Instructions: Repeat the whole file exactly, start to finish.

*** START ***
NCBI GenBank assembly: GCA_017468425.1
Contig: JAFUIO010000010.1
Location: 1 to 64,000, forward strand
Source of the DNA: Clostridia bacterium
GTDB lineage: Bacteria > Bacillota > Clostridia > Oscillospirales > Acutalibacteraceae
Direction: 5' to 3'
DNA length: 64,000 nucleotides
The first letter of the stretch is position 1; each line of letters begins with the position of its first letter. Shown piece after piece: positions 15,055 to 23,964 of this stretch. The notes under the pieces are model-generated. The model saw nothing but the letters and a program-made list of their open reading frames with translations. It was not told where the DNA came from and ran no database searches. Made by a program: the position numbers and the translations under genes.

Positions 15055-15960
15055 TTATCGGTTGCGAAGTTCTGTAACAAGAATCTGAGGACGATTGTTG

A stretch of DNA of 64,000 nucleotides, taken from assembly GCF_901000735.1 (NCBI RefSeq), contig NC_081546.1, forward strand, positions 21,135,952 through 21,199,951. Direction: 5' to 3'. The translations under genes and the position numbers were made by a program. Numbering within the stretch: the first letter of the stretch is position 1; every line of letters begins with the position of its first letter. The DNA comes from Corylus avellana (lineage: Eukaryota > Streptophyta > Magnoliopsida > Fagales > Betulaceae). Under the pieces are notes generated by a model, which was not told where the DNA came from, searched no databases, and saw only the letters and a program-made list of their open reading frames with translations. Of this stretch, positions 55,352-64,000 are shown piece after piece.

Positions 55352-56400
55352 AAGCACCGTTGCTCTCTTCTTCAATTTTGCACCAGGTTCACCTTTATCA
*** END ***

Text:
NCBI GenBank assembly: GCA_017468425.1
Contig: JAFUIO010000010.1
Location: 1 to 64,000, forward strand
Source of the DNA: Clostridia bacterium
GTDB lineage: Bacteria > Bacillota > Clostridia > Oscillospirales > Acutalibacteraceae
Direction: 5' to 3'
DNA length: 64,000 nucleotides
The first letter of the stretch is position 1; each line of letters begins with the position of its first letter. Shown piece after piece: positions 15,055 to 23,964 of this stretch. The notes under the pieces are model-generated. The model saw nothing but the letters and a program-made list of their open reading frames with translations. It was not told where the DNA came from and ran no database searches. Made by a program: the position numbers and the translations under genes.

Positions 15055-15960
15055 TTATCGGTTGCGAAGTTCTGTAACAAGAATCTGAGGACGATTGTTG

A stretch of DNA of 64,000 nucleotides, taken from assembly GCF_901000735.1 (NCBI RefSeq), contig NC_081546.1, forward strand, positions 21,135,952 through 21,199,951. Direction: 5' to 3'. The translations under genes and the position numbers were made by a program. Numbering within the stretch: the first letter of the stretch is position 1; every line of letters begins with the position of its first letter. The DNA comes from Corylus avellana (lineage: Eukaryota > Streptophyta > Magnoliopsida > Fagales > Betulaceae). Under the pieces are notes generated by a model, which was not told where the DNA came from, searched no databases, and saw only the letters and a program-made list of their open reading frames with translations. Of this stretch, positions 55,352-64,000 are shown piece after piece.

Positions 55352-56400
55352 AAGCACCGTTGCTCTCTTCTTCAATTTTGCACCAGGTTCACCTTTATCA